Dorcas Lane arranges for Patty, a young woman from the workhouse, to work as a housekeeper for Old and Young Amos. She is an honest and hard worker who found herself in the workhouse ... See full summary »

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(as Charles Palmer)

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Patty
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Fergus Drysdale ...
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Gerard Horan ...
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Thomas Rhys Jones ...
Edmund Timmins (as Thomas Jones)
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Dorcas Lane arranges for Patty, a young woman from the workhouse, to work as a housekeeper for Old and Young Amos. She is an honest and hard worker who found herself in the workhouse through no fault of her own, but that doesn't stop the village gossips from having their say. Problems do arise when both Amoses decide that they want to marry her. When the residents of Lark Rise decide to celebrate the 200th anniversary of Sir Timothy Midwinter's family presiding over the area, his wife, Lady Adelaide, is not sure she wants to participate. His asking Dorcas to take her place changes her mind. Politics also enter into the celebration when Laura's father refuses to let his children sing a Tory marching song, putting him into conflict with the Reverend Ellison. Written by garykmcd

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Drama | Romance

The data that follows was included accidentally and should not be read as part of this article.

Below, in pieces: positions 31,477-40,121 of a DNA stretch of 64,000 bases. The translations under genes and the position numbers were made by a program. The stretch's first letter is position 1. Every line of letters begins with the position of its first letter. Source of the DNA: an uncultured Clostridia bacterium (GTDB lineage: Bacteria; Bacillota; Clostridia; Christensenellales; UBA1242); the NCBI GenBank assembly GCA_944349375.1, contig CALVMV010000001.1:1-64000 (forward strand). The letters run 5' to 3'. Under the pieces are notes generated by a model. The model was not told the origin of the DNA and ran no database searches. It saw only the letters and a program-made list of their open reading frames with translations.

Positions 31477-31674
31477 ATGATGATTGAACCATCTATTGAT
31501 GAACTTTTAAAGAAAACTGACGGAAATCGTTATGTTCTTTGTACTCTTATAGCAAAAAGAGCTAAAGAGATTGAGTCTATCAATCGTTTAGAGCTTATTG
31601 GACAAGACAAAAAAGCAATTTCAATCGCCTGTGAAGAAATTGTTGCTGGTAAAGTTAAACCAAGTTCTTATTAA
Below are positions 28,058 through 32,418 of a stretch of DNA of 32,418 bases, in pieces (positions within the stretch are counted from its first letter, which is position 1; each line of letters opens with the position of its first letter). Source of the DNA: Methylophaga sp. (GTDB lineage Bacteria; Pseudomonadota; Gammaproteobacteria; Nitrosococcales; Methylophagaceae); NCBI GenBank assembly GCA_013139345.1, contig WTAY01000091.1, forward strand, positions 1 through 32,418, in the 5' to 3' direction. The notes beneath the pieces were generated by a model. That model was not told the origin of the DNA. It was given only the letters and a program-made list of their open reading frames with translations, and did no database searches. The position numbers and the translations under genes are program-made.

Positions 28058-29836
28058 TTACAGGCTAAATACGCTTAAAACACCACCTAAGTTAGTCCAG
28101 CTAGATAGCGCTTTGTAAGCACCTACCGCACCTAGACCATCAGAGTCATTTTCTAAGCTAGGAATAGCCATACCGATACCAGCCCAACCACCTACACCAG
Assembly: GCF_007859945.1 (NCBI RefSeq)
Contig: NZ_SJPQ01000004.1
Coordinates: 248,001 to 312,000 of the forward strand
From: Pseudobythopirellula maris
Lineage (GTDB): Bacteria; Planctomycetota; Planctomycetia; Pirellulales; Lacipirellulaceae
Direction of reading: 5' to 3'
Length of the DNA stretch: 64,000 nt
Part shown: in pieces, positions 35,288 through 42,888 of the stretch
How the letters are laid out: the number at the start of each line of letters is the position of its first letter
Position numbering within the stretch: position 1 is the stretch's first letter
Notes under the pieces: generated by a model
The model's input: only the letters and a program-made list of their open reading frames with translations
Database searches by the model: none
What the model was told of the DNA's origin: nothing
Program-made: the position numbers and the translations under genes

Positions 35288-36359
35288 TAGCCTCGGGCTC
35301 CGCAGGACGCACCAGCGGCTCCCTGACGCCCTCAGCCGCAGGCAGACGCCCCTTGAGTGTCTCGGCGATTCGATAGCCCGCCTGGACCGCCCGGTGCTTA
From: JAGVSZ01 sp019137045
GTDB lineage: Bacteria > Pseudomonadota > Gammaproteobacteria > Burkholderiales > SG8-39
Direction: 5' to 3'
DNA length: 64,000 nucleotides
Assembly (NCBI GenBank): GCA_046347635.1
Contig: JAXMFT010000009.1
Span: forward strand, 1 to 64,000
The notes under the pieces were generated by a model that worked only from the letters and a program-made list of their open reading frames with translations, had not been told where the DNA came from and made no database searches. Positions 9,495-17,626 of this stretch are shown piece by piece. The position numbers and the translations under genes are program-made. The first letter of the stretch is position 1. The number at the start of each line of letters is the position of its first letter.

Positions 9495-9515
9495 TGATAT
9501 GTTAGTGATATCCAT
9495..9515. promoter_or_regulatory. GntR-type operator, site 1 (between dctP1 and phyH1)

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27 January 2008 (UK)  »

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Capitulations
21 October 2016 | by (United States) – See all my reviews

In this episode, Dorcas steps in when a new maid comes between Old Amos and Young Amos. Meanwhile, due to political reasons, Laura's father refuses to let her siblings sing a certain song at the church concert. And Sir Timothy asks Dorcas to appear with him at the concert when his wife refuses.

First, I didn't think Patty the maid would really have been the object of affection for both Amoses, since she didn't exactly have romantic chemistry with the younger one (though we were supposed to believe she did). But I can see how it made for more compelling drama if the two men were swooning over her and it threw things off balance in their house.

I love the two sisters who run the clothing store, Ruby & Pearl. They're so catty and unlikable-- which makes me love to hate them. Great actresses, who make mean dialogue so much fun.

Laura has considerably less screen time here than she had in the first two episodes. So though she is the central character, this is truly an ensemble drama. I thought Laura's father would at least set aside his political differences and turn out for the concert, since he seems to respect Sir Timothy on some level.

Dorcas' unusual relationship with the very married squire is fascinating to watch. She has these great little capitulations, and he almost openly pursues her in front of the villagers. Sir Timothy is definitely my favorite male character in the story. Looking ahead, I see he's written out after the tenth episode-- so I will enjoy him while he's still prominent in the action. His wife is such a selfish woman, you can't help but root for Dorcas.


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